Hobbits seem to have taken center stage in budget debate — or at least a cameo. First, on Tuesday, the Wall Street Journal made reference to hobbits – basically accusing tea-partiers of living in a Tolkien-like fantasy world. Here is what the Wall Street Journal’s editorial (The GOP’s Reality Test) said:
But what none of these critics have is an alternative strategy for achieving anything nearly as fiscally or politically beneficial as Mr. Boehner’s plan. The idea seems to be that if the House GOP refuses to raise the debt ceiling, a default crisis or gradual government shutdown will ensue, and the public will turn en masse against . . . Barack Obama. The Republican House that failed to raise the debt ceiling would somehow escape all blame. Then Democrats would have no choice but to pass a balanced-budget amendment and reform entitlements, and the tea-party Hobbits could return to Middle Earth having defeated Mordor.
This is the kind of crack political thinking that turned Sharron Angle and Christine O’Donnell into GOP Senate nominees. The reality is that the debt limit will be raised one way or another, and the only issue now is with how much fiscal reform and what political fallout.
Then yesterday Senator John McCain quoted those lines on the floor of the US Senate. Next, Senator Rand Paul (and others) shot back about how the Hobbits were the heroes of the story (see Politico and Washington Post – which has a video of McCain).
As far as misplaced cultural reference go, this one seems to be right up there. The tea-partiers are correct that the Hobbits are the heroes of the Tolkien mythology. But there is a catch. In general, Hobbits are portrayed by Tolkien as an insular people. Bilbo and Frodo Baggins are seen by their neighbors as strange because they are friends with elves and a wizard. Through the stories there are references to the hobbits desire to just return to the Shire and lock out the rest of the big bad world. Frodo and the others (like Bilbo earlier) only become heroes when they leave the comforts of the Shire and leave behind the insular thinking of their fellow countrymen. They become leaders in the outside world — but are still viewed with a little suspicion back home.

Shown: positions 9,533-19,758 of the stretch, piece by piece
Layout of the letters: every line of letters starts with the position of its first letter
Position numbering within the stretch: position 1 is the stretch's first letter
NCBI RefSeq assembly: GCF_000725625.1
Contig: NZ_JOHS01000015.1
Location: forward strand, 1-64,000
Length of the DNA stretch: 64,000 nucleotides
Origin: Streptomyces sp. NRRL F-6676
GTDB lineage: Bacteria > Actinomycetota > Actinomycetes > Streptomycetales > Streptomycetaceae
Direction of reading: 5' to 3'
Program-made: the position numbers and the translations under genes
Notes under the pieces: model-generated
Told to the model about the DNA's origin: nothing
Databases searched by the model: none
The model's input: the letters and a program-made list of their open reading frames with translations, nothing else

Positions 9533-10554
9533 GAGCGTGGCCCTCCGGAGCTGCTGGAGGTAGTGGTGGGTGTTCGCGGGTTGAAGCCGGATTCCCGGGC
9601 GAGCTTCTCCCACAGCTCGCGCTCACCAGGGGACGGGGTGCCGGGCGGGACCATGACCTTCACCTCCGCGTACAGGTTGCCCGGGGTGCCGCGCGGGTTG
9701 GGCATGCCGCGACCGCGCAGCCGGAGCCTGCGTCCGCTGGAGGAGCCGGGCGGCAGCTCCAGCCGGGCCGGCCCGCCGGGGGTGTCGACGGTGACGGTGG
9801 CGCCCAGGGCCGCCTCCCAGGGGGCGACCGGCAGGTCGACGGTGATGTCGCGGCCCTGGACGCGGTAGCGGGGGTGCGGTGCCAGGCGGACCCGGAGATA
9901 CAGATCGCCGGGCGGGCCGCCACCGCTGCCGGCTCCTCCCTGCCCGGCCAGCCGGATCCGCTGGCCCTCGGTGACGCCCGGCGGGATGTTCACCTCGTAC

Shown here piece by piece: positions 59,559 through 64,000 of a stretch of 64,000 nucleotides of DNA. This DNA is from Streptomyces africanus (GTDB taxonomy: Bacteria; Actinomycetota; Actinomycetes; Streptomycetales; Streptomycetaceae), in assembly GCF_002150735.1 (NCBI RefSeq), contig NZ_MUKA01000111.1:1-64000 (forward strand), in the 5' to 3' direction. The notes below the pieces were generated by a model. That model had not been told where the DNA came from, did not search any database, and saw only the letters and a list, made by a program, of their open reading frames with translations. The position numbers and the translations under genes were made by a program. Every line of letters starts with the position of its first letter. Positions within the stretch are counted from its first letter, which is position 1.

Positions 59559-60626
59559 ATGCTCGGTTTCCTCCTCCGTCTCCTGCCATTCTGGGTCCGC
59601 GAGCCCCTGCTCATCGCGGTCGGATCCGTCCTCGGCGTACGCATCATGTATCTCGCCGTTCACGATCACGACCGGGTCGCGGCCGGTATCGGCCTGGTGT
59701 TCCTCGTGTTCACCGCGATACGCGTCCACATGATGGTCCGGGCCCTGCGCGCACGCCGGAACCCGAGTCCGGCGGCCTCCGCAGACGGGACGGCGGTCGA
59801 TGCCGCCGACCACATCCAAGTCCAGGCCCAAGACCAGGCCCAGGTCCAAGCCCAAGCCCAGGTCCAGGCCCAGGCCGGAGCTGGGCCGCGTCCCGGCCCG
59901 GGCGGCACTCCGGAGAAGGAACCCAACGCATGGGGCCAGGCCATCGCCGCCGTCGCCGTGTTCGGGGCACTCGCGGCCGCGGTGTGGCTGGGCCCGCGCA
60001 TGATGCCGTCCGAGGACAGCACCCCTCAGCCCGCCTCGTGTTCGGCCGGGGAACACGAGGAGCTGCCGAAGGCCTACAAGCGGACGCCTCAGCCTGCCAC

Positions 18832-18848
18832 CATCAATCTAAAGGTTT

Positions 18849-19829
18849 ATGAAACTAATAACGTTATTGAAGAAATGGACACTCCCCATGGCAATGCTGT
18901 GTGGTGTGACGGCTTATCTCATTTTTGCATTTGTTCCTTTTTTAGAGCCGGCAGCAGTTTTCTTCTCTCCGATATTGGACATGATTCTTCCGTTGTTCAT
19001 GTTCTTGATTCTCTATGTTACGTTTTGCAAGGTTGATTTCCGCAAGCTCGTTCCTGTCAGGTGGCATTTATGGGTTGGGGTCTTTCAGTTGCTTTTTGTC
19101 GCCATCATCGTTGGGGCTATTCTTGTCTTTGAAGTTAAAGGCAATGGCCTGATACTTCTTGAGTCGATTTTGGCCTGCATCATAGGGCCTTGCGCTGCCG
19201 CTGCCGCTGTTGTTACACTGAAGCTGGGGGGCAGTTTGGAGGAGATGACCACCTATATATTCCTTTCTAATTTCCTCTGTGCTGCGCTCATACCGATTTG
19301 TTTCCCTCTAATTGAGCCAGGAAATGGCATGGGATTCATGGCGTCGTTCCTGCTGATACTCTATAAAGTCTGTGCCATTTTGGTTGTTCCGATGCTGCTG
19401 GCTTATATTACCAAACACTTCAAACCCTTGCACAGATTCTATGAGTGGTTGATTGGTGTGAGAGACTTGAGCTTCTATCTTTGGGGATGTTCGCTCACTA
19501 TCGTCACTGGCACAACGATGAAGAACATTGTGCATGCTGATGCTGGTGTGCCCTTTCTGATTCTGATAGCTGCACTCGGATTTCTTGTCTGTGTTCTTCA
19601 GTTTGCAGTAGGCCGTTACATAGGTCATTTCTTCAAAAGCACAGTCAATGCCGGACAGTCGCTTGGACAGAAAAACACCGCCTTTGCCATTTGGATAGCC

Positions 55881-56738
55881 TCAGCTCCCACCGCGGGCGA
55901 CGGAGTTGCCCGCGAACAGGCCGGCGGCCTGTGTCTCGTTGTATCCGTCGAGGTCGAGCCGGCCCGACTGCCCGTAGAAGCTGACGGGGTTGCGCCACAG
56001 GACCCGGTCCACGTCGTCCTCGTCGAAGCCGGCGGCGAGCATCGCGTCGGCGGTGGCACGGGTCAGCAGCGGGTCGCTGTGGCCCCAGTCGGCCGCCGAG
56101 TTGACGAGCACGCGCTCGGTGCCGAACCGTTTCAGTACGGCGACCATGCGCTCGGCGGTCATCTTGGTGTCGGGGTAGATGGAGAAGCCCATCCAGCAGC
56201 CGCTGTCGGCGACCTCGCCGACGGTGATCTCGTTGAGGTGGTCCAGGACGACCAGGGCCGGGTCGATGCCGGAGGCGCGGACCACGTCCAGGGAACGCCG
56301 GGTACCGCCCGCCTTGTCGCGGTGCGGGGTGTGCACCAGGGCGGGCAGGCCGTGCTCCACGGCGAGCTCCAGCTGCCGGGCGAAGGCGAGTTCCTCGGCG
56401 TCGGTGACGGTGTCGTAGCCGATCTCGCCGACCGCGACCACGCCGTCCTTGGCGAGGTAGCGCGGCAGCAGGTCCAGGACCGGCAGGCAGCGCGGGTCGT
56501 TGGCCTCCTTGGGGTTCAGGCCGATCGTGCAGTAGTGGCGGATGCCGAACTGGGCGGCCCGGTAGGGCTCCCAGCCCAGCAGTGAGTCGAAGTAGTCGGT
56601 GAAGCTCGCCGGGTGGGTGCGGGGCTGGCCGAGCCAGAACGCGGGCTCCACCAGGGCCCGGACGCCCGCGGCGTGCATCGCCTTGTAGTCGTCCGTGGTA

So if the tea-partiers are Hobbits, where is the Frodo Baggins? Where is the quiet leader willing to take up the quest and do the right thing — regardless of what his fellow Hobbits (tea-partiers) may think. Where is the tea-party leader willing to join with the others (as Fordo and friends joined with elves, dwarfs and men) to create a responsible solution to our economic and debt issues?
The tea-partiers may be Hobbits. But Frodo, Sam, Pippen and Merry, the heroes of the story, seem to be nowhere to be found.
The advanced estimated of US GDP for the 2nd quarter of 2011 is out — and the numbers are bad. GDP in the quarter grew by only 1.3% — which was only slightly better than the 0.4% growth in the 1st quarter [earlier estimates for 1Q growth were as high as 1.9%]. According to the Wall Street Journal, economists had expected a 1.8% increase in the 2nd quarter. Consumer spending was essentially flat (goods down, services up). Private investment was up slightly by 1.7%, led by a 2.7% increase in information processing equipment and software. Sadly, it says a lot when one of the quarter’s most robust areas of growth is up by only 2.7%. Ironically (at least ironically given the current budget debates), the economy got a slight boost from federal government spending in the 2nd quarter, as defense spending rose. But that was more than offset by a decline in spending by state and local governments.
This may not count as a recession by some definitions. But it is certainly a slowdown. And it looks like the Congress is poised to make matters even worse — ala 1937 if not 1929.
Here is yet another example of the new found focus on patents in the mobile telephone industry. From Bloomberg — InterDigital Gains 50% With Apple-Google Patent Rush:
The company [InterDigital] has rallied more than 70 percent since saying it hired Evercore Partners Inc. and Barclays Plc to “explore and evaluate potential strategic alternatives” that may include a sale, according to the company’s statement on July 19.
“We have seen the value of intellectual property rise substantially as major players in the mobile industry increasingly understand the strategic and economic value of this type of asset,” Terry Clontz, chairman of InterDigital’s board of directors, said in the statement.
And the beat goes on.
I hope it is not as I feared. According to a story in the Wall Street Journal, the SEC is taking a look at Groupon accounting claims. In an earlier posting, I raised the concern that Groupon creative accounting will trigger a backlash against real improvements in accounting for intangibles. My fear is that we all will get tarred with the same brush – to use an old, but apt, cliché. As the Journal story notes: